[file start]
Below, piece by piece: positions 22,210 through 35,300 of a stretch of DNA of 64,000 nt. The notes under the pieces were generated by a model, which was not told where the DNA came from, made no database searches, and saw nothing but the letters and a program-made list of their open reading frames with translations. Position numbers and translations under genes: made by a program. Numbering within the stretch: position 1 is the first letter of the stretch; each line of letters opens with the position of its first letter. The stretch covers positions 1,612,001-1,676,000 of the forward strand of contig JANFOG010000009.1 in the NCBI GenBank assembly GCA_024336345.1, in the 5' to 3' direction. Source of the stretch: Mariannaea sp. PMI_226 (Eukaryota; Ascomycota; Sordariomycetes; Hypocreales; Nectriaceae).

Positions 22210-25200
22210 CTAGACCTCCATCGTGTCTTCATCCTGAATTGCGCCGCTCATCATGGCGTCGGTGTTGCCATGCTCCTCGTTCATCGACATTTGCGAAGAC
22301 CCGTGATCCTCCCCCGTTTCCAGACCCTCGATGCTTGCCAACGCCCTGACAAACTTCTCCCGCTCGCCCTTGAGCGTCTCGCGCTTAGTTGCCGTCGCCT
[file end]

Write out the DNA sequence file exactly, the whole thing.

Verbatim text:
Below, piece by piece: positions 22,210 through 35,300 of a stretch of DNA of 64,000 nt. The notes under the pieces were generated by a model, which was not told where the DNA came from, made no database searches, and saw nothing but the letters and a program-made list of their open reading frames with translations. Position numbers and translations under genes: made by a program. Numbering within the stretch: position 1 is the first letter of the stretch; each line of letters opens with the position of its first letter. The stretch covers positions 1,612,001-1,676,000 of the forward strand of contig JANFOG010000009.1 in the NCBI GenBank assembly GCA_024336345.1, in the 5' to 3' direction. Source of the stretch: Mariannaea sp. PMI_226 (Eukaryota; Ascomycota; Sordariomycetes; Hypocreales; Nectriaceae).

Positions 22210-25200
22210 CTAGACCTCCATCGTGTCTTCATCCTGAATTGCGCCGCTCATCATGGCGTCGGTGTTGCCATGCTCCTCGTTCATCGACATTTGCGAAGAC
22301 CCGTGATCCTCCCCCGTTTCCAGACCCTCGATGCTTGCCAACGCCCTGACAAACTTCTCCCGCTCGCCCTTGAGCGTCTCGCGCTTAGTTGCCGTCGCCT